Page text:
The PAC has issued a 9th binding opinion for 2021 (forwarded by a reader since the Attorney General’s website is still not fully operational). In PAC Op. 21-009, the PAC found a school board in violation of the Open Meetings Acct because it required members of the public to provide comments in closed session, and did not provide an opportunity for public comment in open session.
A school board conducted a meeting where the only agenda topic was a closed session to consider a personnel matter. A significant number of members of the public attended the meeting and 10 people signed up to speak at the meeting. The board went into closed session shortly after opening the meeting, and the members of the public who signed up to speak were called into closed session one-by-one to provide their comments to the school board.
Subsequently, a reporter filed a complaint with the State Ethics Commission claiming the board improperly restricted public comment in violation of the Open Meetings Act. The Commission forwarded the complaint to the Public Access Counselor since it enforces the OMA. The school board filed a response to the complaint, stating that the reason the school board conducted “public comment” in closed session was because the members of the public were commenting on the performance of a school employee which is a proper topic of closed session.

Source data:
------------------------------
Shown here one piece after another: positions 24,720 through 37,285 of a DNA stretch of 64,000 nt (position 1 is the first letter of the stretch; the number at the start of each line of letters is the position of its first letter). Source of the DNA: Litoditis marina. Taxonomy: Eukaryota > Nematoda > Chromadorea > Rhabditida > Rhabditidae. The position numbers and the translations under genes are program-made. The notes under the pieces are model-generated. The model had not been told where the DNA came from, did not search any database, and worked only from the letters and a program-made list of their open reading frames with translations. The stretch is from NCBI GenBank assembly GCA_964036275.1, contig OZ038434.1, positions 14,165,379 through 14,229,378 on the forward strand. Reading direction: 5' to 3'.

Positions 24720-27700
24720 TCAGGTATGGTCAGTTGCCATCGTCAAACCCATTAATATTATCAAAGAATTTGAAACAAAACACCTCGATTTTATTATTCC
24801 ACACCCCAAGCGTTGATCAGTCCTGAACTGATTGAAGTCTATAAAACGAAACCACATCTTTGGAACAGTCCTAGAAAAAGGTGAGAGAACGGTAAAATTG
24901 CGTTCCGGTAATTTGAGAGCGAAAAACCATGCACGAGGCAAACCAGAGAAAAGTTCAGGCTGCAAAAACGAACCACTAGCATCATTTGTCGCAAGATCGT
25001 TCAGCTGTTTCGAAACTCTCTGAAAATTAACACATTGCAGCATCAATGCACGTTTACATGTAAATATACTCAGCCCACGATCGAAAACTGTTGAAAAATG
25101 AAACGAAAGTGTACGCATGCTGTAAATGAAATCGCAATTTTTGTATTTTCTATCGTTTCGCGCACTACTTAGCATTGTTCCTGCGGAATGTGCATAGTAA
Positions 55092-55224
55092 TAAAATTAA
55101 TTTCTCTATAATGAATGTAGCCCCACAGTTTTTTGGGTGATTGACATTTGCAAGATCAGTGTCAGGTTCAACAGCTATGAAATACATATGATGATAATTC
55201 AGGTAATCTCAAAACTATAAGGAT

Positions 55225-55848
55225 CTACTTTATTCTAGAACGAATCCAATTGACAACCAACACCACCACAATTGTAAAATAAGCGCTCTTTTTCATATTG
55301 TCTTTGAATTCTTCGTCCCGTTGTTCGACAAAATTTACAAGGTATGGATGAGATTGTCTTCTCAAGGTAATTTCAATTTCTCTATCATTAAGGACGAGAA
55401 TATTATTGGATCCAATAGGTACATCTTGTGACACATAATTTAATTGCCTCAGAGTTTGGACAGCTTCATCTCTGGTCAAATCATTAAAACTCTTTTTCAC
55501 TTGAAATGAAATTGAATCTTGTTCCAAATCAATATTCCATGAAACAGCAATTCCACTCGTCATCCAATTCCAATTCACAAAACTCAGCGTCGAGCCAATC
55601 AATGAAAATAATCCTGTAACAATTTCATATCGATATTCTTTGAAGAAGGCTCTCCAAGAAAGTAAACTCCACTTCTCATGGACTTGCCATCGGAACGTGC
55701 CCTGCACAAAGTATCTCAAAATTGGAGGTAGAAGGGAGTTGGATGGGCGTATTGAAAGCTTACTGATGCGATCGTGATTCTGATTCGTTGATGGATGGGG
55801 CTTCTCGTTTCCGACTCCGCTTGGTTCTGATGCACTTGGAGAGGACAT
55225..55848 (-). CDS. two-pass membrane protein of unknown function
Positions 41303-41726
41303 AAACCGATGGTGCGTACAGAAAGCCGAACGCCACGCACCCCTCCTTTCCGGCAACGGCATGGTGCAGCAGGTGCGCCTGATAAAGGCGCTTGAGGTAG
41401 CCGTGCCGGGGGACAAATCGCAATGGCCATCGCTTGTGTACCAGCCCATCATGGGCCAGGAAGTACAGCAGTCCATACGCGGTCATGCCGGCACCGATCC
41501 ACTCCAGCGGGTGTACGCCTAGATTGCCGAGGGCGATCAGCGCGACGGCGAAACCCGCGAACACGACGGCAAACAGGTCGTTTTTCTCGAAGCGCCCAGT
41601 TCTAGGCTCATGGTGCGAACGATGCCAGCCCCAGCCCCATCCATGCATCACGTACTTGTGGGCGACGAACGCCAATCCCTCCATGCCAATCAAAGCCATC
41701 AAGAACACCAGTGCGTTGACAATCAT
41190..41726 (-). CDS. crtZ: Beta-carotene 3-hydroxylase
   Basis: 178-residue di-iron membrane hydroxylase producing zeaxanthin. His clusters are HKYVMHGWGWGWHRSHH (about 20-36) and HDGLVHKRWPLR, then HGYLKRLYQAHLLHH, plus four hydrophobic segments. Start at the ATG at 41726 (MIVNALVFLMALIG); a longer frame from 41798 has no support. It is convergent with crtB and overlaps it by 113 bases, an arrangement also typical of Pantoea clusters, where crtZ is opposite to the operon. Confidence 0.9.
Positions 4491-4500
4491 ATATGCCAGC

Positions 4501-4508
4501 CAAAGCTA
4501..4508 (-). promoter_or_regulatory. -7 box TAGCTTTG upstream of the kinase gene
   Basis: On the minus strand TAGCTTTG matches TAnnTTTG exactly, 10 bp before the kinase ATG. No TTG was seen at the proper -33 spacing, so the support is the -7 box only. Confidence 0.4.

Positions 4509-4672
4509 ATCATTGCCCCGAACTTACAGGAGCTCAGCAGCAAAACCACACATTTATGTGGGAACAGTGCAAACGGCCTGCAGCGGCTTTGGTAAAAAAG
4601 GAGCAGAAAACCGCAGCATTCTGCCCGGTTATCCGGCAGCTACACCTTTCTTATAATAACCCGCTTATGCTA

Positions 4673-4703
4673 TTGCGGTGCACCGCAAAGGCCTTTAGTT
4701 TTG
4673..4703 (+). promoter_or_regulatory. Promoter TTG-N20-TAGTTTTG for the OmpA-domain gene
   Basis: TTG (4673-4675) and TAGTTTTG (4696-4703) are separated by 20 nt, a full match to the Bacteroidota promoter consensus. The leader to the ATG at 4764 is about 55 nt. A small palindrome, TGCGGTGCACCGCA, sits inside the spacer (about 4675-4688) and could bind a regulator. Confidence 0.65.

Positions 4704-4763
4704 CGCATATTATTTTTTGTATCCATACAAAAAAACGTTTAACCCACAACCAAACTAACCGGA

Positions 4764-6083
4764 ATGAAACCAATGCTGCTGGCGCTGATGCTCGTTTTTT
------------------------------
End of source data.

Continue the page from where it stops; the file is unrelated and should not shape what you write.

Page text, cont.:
The PAC first noted that the school board had no rule in place requiring members of the public to provide comments in closed session rather than an open meeting (and the PAC questioned whether such a policy would be lawful in any event). Next, the PAC stated that the OMA exemptions authorize, but do not require, public bodies to discuss certain matters in closed session. The PAC rejected the school board’s argument that the employees being discussed in closed session had rights to have matters relating to their performance discussed privately rather than publicly. The PAC concluded that the board violated the OMA by failing to allow the public to address the board in open session, and ordered the school board to provide an opportunity for public comment in open session at all future meetings.